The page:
The concept of what constitutes money has spread over time and across cultures, as evidenced by the coins from the Charles Opitz collection offered at the Stephen Album Rare Coins auction from 16-19 September, the company’s 41st sale.
One such shocking example of those coins that fall into the category of “ethnographic currency,” objects that often had symbolic and sometimes real monetary value, is the Tibetan prayer beads made from human bones.
The 108-bead strand of human bone is 63 centimeters (24.8 inches) long and fetched $660, including 20% acquisition costs, from an estimate of $250 to $350.
The bead chain (which probably dates from the 19th century or earlier) is encrusted with brass, turquoise, carnelian, coral and other semi-precious stones, also attached with two silver bead chains ending by a miniature bell (shang), altogether weighing 135 grams (almost 4 ounces).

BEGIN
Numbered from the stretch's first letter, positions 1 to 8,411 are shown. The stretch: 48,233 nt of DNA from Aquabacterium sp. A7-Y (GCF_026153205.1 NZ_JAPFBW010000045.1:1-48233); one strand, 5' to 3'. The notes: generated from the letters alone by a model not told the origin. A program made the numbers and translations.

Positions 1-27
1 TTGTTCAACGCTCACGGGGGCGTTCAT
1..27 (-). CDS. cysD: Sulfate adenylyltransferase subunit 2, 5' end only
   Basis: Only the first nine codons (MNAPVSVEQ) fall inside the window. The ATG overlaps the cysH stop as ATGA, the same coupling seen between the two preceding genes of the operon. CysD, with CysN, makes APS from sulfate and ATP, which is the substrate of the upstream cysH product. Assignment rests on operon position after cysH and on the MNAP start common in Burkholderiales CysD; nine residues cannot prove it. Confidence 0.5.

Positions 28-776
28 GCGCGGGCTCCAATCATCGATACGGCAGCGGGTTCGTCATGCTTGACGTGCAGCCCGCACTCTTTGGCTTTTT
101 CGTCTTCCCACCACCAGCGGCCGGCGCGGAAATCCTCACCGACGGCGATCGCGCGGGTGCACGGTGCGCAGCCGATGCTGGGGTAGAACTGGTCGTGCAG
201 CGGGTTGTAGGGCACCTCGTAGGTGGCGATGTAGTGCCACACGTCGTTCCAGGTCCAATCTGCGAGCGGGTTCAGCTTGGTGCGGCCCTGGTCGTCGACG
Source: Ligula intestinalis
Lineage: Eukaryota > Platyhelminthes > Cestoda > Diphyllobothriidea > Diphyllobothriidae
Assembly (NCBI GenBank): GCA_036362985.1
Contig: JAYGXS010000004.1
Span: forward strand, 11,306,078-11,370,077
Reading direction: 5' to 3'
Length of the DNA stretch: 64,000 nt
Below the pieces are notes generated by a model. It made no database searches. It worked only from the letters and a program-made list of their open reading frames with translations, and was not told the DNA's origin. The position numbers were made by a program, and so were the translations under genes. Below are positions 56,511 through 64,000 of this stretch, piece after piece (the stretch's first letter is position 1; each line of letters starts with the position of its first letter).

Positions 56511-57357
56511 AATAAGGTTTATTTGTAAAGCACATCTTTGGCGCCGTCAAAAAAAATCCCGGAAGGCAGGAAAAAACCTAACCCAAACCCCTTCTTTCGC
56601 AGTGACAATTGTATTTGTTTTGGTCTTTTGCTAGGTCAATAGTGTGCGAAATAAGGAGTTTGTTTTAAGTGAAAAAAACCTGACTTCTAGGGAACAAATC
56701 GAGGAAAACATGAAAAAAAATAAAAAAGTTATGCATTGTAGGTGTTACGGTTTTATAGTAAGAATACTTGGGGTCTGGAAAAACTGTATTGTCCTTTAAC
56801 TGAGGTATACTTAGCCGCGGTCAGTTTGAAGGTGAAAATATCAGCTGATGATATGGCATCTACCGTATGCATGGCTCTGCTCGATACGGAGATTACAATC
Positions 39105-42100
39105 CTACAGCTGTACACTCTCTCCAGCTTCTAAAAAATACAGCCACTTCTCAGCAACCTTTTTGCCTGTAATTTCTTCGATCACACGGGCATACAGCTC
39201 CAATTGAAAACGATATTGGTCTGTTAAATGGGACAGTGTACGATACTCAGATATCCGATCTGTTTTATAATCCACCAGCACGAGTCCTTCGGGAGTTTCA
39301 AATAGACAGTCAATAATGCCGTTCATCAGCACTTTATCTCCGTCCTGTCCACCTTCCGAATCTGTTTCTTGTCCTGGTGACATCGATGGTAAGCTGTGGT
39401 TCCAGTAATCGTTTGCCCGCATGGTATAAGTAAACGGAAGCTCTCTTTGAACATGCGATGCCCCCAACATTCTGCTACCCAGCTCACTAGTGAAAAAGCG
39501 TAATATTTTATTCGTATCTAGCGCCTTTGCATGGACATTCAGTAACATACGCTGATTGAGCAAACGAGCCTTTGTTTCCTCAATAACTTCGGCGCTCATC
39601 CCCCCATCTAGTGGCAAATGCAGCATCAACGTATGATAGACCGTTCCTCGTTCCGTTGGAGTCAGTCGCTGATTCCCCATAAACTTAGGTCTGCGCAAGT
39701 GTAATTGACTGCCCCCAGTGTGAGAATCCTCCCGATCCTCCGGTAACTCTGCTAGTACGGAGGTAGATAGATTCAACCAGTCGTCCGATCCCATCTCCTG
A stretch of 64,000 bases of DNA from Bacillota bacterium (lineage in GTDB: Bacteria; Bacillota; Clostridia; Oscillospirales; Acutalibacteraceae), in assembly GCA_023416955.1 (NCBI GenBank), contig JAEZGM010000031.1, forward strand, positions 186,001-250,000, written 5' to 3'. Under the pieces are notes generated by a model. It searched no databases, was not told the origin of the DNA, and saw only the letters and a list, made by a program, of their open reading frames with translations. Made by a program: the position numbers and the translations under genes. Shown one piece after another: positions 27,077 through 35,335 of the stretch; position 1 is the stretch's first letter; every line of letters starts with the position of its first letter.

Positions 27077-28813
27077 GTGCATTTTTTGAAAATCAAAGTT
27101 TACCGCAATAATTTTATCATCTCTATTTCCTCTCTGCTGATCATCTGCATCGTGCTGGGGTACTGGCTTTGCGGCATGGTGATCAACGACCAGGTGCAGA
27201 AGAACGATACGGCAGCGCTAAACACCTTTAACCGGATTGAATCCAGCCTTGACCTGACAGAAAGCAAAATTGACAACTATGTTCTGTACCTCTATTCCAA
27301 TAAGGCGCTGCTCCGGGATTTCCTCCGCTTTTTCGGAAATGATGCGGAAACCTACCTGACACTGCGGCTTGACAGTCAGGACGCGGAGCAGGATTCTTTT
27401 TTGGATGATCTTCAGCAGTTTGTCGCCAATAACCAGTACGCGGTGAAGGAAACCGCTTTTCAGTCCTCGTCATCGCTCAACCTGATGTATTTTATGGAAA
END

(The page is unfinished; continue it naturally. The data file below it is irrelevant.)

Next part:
Tibetan prayer beads (mala) usually have 108 beads, a number with theological significance in Buddhism. Beads made from human bones are quite rare and used for wrathful deity rituals.
The piece is cataloged by Opitz on page 61 of An ethnographic study of traditional moneyhis magnum opus.
For more on the subject, Opitz’s book is available online for free at www.traditionalmoney.com.